7. State or church?

Marriages in the West were originally contracts between the families of two partners, with the Catholic Church and the state staying out of it. In 1215, the Catholic Church decreed that partners had to publicly post banns, or notices of an impending marriage in a local parish, to cut down on the frequency of invalid marriages (the Catholic Church eliminated that requirement in the 1980s). Still, until the 1500s, the Church accepted a couple’s word that they had exchanged marriage vows, with no witnesses or corroborating evidence needed.

8. Civil marriage

In the last several hundred years, the state has played a greater role in marriage. For instance, Massachusetts began requiring marriage licenses in 1639, and by the 19th-century marriage licenses were common in the United States.

9. Love matches

By about 250 years ago, the notion of love matches gained traction, Coontz said, meaning marriage was based on love and possibly sexual desire. Mutual attraction in marriage wasn’t considered important, however, until about a century ago. In fact, in Victorian England for instance, many held that women didn’t have strong sexual urges at all.

10. Market economics

Around the world, family-arranged alliances have gradually given way to love matches, and a transition from an agricultural to a market economy plays a big role in that transition, as Coontz points out in her book. Parents historically controlled access to inheritance of agricultural land. But with the spread of a market economy, “it’s less important for people to have permission of their parents to wait to give them an inheritance or to work on their parents’ land,” Coontz observes. “So it’s more possible for young people to say, ‘heck, I’m going to marry who I want.'”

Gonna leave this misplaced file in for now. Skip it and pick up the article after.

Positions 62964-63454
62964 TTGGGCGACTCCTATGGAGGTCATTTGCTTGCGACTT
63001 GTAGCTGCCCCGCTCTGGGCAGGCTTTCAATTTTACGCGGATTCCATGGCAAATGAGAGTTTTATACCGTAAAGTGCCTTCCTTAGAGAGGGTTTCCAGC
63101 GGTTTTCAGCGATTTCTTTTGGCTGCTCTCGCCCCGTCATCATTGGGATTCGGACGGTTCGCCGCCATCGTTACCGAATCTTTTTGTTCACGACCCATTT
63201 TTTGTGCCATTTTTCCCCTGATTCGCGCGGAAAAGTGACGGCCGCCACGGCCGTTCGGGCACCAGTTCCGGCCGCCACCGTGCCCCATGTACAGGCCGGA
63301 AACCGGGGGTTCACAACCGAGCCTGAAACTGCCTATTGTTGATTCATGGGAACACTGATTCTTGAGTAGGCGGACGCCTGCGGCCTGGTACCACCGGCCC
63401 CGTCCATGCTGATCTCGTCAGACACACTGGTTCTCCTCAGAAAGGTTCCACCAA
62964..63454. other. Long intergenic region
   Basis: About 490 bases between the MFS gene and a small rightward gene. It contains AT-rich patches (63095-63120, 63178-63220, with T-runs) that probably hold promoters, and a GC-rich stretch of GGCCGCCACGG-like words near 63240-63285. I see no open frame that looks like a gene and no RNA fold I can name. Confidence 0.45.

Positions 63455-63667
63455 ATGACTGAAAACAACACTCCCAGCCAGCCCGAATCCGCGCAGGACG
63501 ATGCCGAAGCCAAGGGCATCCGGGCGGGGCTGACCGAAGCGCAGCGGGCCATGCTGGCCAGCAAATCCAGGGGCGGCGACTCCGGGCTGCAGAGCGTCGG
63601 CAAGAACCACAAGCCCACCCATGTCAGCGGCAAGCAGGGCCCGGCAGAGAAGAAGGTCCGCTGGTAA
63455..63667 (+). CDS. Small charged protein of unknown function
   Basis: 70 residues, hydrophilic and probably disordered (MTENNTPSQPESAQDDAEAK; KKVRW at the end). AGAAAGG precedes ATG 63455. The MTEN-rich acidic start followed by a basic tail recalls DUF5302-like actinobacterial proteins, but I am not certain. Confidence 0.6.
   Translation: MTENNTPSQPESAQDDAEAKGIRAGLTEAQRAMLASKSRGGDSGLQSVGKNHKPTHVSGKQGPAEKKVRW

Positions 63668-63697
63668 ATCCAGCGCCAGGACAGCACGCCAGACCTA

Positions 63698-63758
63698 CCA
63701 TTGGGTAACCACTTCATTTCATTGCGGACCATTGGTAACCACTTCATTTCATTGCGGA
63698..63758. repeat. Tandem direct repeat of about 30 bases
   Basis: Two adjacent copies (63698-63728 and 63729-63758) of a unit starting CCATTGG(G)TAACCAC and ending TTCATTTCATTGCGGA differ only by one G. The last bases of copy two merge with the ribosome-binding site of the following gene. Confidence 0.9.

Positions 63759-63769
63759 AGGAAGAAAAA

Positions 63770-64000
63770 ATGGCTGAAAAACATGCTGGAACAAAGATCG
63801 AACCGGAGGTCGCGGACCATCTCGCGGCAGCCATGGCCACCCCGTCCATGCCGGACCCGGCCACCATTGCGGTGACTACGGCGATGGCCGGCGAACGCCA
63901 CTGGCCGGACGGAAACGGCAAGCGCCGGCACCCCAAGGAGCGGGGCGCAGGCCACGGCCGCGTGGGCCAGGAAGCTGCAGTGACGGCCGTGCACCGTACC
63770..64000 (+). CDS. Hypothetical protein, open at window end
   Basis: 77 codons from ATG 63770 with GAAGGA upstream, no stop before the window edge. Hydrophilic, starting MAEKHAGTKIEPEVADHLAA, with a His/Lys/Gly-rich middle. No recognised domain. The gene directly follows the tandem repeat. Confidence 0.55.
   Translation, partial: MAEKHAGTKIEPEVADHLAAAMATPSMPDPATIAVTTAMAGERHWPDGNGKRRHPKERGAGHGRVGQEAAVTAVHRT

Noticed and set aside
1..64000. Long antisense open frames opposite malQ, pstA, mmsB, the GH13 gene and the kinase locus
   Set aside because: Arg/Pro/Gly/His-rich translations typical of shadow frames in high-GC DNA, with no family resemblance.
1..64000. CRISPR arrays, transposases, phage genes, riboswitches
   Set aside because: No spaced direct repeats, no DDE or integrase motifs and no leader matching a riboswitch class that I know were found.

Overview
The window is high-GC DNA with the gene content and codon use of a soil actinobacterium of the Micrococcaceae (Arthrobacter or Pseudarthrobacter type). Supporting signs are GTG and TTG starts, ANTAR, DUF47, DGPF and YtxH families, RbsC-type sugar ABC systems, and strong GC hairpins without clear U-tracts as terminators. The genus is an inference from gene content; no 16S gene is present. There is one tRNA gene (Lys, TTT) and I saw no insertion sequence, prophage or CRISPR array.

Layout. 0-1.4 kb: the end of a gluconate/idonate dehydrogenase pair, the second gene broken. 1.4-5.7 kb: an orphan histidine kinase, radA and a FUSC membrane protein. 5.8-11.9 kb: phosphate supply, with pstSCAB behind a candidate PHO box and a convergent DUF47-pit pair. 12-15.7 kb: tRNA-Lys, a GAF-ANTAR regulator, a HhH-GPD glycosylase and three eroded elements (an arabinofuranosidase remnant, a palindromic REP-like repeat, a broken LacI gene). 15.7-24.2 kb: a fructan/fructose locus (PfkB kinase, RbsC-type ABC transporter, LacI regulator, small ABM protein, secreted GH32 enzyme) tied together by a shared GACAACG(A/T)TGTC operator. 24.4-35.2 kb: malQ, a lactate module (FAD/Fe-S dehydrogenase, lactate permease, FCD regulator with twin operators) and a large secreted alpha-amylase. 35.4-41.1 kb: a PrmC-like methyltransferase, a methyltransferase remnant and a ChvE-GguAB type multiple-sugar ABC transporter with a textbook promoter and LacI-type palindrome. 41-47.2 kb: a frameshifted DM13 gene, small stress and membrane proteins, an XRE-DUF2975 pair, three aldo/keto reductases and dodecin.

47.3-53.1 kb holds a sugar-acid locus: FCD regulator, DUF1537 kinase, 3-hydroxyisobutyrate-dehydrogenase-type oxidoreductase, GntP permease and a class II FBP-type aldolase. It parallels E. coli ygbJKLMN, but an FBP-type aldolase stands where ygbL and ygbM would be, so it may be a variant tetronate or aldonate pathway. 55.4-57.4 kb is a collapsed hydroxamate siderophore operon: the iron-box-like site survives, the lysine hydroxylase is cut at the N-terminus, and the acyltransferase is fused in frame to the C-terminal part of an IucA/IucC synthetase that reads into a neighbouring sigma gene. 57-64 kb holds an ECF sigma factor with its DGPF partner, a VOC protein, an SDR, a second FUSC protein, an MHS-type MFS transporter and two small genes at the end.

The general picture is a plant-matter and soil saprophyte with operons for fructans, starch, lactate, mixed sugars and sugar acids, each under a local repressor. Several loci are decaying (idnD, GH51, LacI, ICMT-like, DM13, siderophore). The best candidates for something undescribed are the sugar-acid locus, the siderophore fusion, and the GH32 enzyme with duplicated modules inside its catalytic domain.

Modern markets also allow women to play a greater economic role, leading to their greater independence. The expansion of democracy, with its emphasis on liberty and individual choice, may also have stacked the deck for love matches.

11. Different spheres

Still, marriage wasn’t about equality until about 50 years ago. At that time, women and men had unique rights and responsibilities within marriage. Marital rape was legal in many states until the 1970s; and married women often could not have credit cards in their own names. Women were entitled to support from their husbands, but didn’t have the right to decide on the distribution of community property. If a wife was injured or killed, a man could sue the responsible party for depriving him of “services around the home;” but women didn’t have the same option.

12. Partnership of equals

By about 50 years ago, the notion that men and women had identical obligations within marriage began to take root. Instead of being about unique, gender-based roles, most partners conceived of their unions in terms of flexible divisions of labor, companionship, and mutual sexual attraction.

13. “Gay marriage” gains ground

Changes in straight marriage paved the way for gay marriage. Once marriage was not legally based on complementary, gender-based roles, gay marriage seemed like a logical next step.

Today, June 26, 2015, the United States Supreme Court ruled that it is legal for all Americans, no matter their gender or sexual orientation, to marry the people they love.

Justice Anthony Kennedy, who authored today’s ruling legalizing same-sex marriage throughout the United States, managed to close his opinion with one of the most beautiful passages about marriage that you’ll likely read in any court case:
No union is more profound than marriage, for it embod- ies the highest ideals of love, fidelity, devotion, sacrifice, and family. In forming a marital union, two people be- come something greater than once they were. As some of the petitioners in these cases demonstrate, marriage embodies a love that may endure even past death. It would misunderstand these men and women to say they disrespect the idea of marriage. Their plea is that they do respect it, respect it so deeply that they seek to find its fulfillment for themselves. Their hope is not to be con- demned to live in loneliness, excluded from one of civilization’s oldest institutions. They ask for equal dignity in the eyes of the law. The Constitution grants them that right.